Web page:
Los Angeles – In a wide-ranging discussion at The Cable Show on Tuesday, a handful of the cable’s top tech and engineering execs said technologies such as DOCSIS 3.1 position them well to offer Gigabit-level broadband services as they increasingly find themselves matched up with competitors such as Google Fiber and AT&T and the potential expansion of the telco’s fiber-based “U-verse with GigaPower” platform.
Time Warner Cable, which is pairing off with Google Fiber in Kansas City, is wary of that competition, but has found that the new entrant has had limited success and that some customers are coming back because they like TWC’s video service better.
Google Fiber “is certainly a worthy competitor, if they’re going to overbuild us,” but that they offer “nothing dramatically different” than what TWC can bring to bear, Mike LaJoie, TWC’s executive vice president and chief technology and network operations officer, said. “Their product works. Our product works just as well.”
Cable’s incremental economics are generally better than someone who is entering the market in a greenfield situation and looking to cherry pick, Tony Werner, Comcast’s EVP and CTO, said, noting that Comcast has raised its speeds 13 times in the last 12 years and has begun to make 100 Mbps (downstream) its main flagship product in the Northeast and will look to continue that trend.
Competition has sharpened the focus on launching faster services, but “it hasn’t changed our priorities,” Kevin Hart, the EVP and CTO of Cox Communications, said, noting that the MSO is on a path to offering 150 Mbps to 200 Mbps services across its footprint.
Looking ahead, cable will be looking to compete with even faster speeds enabled by DOCSIS 3.1, a next-gen platform that will put cable on a path toward 10 Gbps down and at least 1 Gbps upstream. The cable industry announced that it will use "Gigasphere" as the consumer-facing name for the services that will be enabled by DOCSIS 3.1.
“You’ll see us being aggressive buying 3.1 product,” said Werner, who expects one chipmaker to have initial silicon ready and built into D3.1 modems by the second quarter of 2015, with two other suppliers to follow suit by the third or fourth quarter of next year. On the cable modem termination system side, vendors are telling him they’ll be ready for downstream trials in 2015, and full-fledged products ready by 2016, paving the way for initial deployments.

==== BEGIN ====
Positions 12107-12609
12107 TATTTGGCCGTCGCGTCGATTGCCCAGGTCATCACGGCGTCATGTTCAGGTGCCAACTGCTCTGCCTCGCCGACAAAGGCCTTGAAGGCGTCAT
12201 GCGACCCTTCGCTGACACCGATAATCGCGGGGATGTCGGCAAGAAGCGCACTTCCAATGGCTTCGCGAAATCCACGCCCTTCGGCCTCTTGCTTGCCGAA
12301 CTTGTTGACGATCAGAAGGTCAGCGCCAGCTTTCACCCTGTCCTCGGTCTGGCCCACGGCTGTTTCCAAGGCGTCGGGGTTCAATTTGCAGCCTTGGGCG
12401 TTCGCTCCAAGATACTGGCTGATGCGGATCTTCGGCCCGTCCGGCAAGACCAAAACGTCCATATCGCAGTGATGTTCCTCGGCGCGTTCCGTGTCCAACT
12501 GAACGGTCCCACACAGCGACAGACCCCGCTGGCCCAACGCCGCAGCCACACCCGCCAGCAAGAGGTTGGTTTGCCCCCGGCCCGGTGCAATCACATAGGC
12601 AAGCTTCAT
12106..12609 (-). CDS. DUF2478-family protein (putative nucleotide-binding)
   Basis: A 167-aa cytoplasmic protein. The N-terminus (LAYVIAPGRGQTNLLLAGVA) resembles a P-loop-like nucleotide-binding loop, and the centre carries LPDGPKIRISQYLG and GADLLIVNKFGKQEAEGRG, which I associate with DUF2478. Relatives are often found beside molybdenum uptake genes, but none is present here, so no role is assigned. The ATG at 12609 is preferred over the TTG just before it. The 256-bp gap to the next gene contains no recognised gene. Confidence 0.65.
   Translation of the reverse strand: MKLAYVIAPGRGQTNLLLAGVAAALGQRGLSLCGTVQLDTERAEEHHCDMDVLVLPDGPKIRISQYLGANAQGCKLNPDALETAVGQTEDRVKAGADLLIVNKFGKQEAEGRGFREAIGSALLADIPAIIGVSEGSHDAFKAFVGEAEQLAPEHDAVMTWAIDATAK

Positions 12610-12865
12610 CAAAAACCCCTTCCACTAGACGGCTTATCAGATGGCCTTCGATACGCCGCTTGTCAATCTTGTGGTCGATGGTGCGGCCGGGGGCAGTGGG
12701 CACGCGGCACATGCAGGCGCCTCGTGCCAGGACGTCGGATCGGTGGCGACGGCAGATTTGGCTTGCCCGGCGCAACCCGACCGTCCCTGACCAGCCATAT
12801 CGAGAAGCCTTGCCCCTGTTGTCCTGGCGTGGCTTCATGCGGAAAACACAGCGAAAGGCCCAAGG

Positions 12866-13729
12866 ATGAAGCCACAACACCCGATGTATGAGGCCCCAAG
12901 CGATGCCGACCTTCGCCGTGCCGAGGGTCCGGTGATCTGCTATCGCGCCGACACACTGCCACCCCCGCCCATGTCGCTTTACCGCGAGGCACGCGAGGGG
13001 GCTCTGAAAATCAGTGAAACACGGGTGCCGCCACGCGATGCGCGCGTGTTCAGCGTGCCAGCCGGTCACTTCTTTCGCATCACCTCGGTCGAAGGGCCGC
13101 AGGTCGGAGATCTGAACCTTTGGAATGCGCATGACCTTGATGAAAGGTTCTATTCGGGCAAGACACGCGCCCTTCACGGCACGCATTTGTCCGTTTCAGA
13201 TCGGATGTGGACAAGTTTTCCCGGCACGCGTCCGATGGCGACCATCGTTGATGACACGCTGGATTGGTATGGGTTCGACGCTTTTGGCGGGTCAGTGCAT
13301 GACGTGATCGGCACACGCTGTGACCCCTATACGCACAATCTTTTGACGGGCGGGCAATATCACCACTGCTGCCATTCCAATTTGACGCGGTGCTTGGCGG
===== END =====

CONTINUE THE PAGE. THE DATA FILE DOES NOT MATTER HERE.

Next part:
The “hardware seems to be on a very good path,” Werner said.
As part of its preparation for DOCSIS 3.1, Cox, Hart said, has initiated an all-digital initiative that will allow it to reclaim analog spectrum for use toward other services. He expects Cox to complete its all-digital project by 2016.
Semi-Bullish On 4K
Panelists were generally bullish about 4K/Ultra HD, believing that the eye-popping format represents the next HD, which was a hit, more than the next 3D, which was a complete dud.
“There’s less friction” with 4K, which doesn’t require consumers to don special glasses, Balan Nair, Liberty Global's chief technology officer, said, hopeful that Liberty Global will have devices in hand before the 2016 Olympic games in Rio de Janeiro, Brazil.
Werner said he expects 4K adoption to occur at a slower pace than HD, but that it is poised to be a bigger success than 3D-TV.
4K has promise, but any rollout will have to be tied to High Efficiency Video Coding (HEVC), Yvette Kanouff, EVP, corporate engineering & Technology at Cablevision Systems, said, referring to an emerging codec that is 50% more efficient than H.264/MPEG-4.
Weighing In On Aereo
Panelists were also asked to weigh in on the Supreme Court case involving Aereo, the startup that relies on an array of thumb-sized antennas and a cloud-based infrastructure to deliver live TV and DVR services.
Cablevision has expressed an opinion to the Supreme Court that while it agrees with broadcasters that Aereo's service is an illegal violation of copyright, it likewise believes the broadcasters’ position could jeopardize cloud-based storage, which Cablevision relies on for its network DVR service.
“I think after last week [when the Supreme Court heard the case] we feel pretty strongly about our position on what cloud services can offer and where we are,” Kanouff said.
Werner, who was present at the hearing, said the lawyers on both sides made good arguments, and that the justices will have a “tough job” as they weigh their final decisions.
“What’s clear to me is they were concerned about how it relates to cloud computing and cloud storage,” he said, adding that it will be interesting to see how they can “thread the needle.”
Noting that Liberty “nearly invested” in Aereo, a bad outcome for the startup might simply delay the sort of service that cable might not yet be ready to compete with. “It delays the inevitable,” he said. “But the cable industry could probably use that breathing room.”